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In the future, people may go to the moon for the long term

This company wants to help humans to relocate to the moon

A graduate of MIT and Harvard, Su Meng says his company, Origin Space, will help humankind make the transition to living and working on the moon.

Gavin: Can you briefly introduce yourself and tell me a bit about Origin Space?

Su: I'm the founder and CEO of Origin Space, a commercial aerospace company whose long-term goal is to do space mining. We've tried to find resources outside of Earth, such as on asteroids, small bodies of rocks moving around the earth, and on the moon.

In the future, people may go to the moon for the long term and set up permanent stations there. They may even build villages with hundreds or thousands of people. So you have to really take advantage of the in situ resources on the lunar surface.

We try to build spacecraft to carry stuff from the earth’s surface to the moon. While doing that, we also build space telescopes, which can map the lunar surface, and the asteroids moving around the earth.

Gavin: It’s a bit like a sci-fi movie.

Su: When I was a PHD student at Harvard, people thought this might happen in 20 years or more. But I think people will take advantage of resources in space and build a space industry by the end of this decade.

Gavin: When you talk about space resources, do you mean metals, non-metals, water?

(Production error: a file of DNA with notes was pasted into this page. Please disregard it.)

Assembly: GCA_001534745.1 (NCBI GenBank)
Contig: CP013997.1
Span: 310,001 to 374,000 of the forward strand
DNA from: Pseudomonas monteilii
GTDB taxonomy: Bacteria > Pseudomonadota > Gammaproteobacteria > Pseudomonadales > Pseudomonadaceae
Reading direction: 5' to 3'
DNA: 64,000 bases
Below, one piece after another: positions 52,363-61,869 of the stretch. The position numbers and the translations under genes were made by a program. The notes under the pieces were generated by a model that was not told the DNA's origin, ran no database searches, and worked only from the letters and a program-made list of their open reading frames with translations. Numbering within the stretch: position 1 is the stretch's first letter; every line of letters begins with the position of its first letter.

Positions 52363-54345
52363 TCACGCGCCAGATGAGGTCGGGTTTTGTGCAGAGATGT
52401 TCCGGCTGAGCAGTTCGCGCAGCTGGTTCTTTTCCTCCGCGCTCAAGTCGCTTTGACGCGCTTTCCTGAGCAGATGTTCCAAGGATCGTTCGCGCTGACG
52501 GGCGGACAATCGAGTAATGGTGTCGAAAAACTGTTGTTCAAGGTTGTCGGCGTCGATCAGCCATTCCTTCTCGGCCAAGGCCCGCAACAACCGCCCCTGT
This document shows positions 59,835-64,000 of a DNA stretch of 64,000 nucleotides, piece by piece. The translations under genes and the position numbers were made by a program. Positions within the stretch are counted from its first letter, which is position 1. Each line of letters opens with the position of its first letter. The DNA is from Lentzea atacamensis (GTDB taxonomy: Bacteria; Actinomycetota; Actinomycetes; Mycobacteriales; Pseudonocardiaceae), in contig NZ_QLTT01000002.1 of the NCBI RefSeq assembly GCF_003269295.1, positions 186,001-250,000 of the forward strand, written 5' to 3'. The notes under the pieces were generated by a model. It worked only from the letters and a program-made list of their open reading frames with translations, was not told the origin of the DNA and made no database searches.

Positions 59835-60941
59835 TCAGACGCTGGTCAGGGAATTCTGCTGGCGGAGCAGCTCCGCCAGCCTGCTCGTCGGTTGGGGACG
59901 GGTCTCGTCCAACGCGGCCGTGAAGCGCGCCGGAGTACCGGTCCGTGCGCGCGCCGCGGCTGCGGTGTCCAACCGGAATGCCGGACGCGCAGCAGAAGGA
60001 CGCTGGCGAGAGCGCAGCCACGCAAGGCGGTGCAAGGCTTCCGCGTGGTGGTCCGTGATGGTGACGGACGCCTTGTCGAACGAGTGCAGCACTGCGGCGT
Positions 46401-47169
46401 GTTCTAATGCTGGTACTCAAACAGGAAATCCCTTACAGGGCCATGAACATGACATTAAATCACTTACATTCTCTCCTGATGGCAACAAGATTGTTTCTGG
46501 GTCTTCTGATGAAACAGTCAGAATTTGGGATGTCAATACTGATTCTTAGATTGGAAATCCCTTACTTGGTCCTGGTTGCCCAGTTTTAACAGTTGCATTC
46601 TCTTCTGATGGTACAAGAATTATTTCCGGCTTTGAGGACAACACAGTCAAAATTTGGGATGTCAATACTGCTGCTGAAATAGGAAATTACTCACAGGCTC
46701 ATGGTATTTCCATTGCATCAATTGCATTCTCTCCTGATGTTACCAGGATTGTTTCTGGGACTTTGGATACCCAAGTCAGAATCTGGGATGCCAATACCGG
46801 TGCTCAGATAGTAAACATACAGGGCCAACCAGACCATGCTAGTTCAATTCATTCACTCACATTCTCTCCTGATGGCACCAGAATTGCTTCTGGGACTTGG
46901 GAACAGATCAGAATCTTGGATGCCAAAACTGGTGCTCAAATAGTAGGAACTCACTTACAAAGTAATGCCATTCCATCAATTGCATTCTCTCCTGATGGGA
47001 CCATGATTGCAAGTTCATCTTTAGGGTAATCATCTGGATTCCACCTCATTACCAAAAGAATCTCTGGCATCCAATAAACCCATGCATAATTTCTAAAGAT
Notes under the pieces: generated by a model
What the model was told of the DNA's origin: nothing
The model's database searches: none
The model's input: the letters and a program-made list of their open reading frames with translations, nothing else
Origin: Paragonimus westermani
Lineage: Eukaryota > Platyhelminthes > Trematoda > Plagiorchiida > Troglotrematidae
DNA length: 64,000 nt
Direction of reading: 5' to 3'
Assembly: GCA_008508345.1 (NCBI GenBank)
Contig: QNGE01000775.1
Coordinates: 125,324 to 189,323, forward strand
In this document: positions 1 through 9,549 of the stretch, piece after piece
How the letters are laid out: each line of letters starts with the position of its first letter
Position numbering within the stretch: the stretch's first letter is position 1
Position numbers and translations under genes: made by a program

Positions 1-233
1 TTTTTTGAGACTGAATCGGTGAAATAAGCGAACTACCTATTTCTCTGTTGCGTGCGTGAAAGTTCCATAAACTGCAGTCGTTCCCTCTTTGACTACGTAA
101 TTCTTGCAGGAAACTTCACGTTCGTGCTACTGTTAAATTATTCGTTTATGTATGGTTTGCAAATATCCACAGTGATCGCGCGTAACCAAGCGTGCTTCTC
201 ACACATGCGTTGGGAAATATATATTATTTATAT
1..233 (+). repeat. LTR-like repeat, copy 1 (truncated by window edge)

Su: Silicon, metals, and other resources will be important. But within this decade, our first priority is water. That’s because water is made of hydrogen and oxygen. These are propulsion fuels. We have to fuel our spacecraft before it can do anything, just like oil.

Gavin: How does digitalization feed that or fuel that exploration?

Su: By launching hundreds of satellites, we monitor the sky and find all the possible resources, and all the possible places where we will launch spacecraft later to get those resources out. We also have hundreds of satellites which monitor the earth just like a CCTV camera.  

Gavin: Some SMEs hesitate to fully embrace digitalization. What's your message to them?

Su: I think it depends on the industry. But it’s certainly affecting aerospace. With computers, with AI and all these new tools, we have totally new ways to design a spacecraft. You don't have to test the satellite with vibration in the vacuum chambers hundreds of times. You collect measurement data, then do a lot of simulations, use the right software and you can do much more optimized design than before. So digitalization is really helping this field.

Gavin: So you're basically saying we should be excited by digitalization. This is the future and there's no point in resisting it.

Su: Exactly. It's more than exciting. You know, my Ph.D. advisor and postdoc supervisor are now AI experts. They basically moved from being astronomers to being AI scientists. My supervisor at MIT, Max Tegmark, even wrote a book, called Life 3.0. The subtitle is, “Being human in the age of artificial intelligence.”

When I was at MIT 10 years ago, and he maybe had just started writing this book, he mentioned that AI was going to change the world.

I felt like this was science fiction— it's not going to happen within my lifetime.

But now, it's like, I realize he was basically talking about OpenAI [Chat GPT] before it even existed. Yeah, it's amazing to see how things go.

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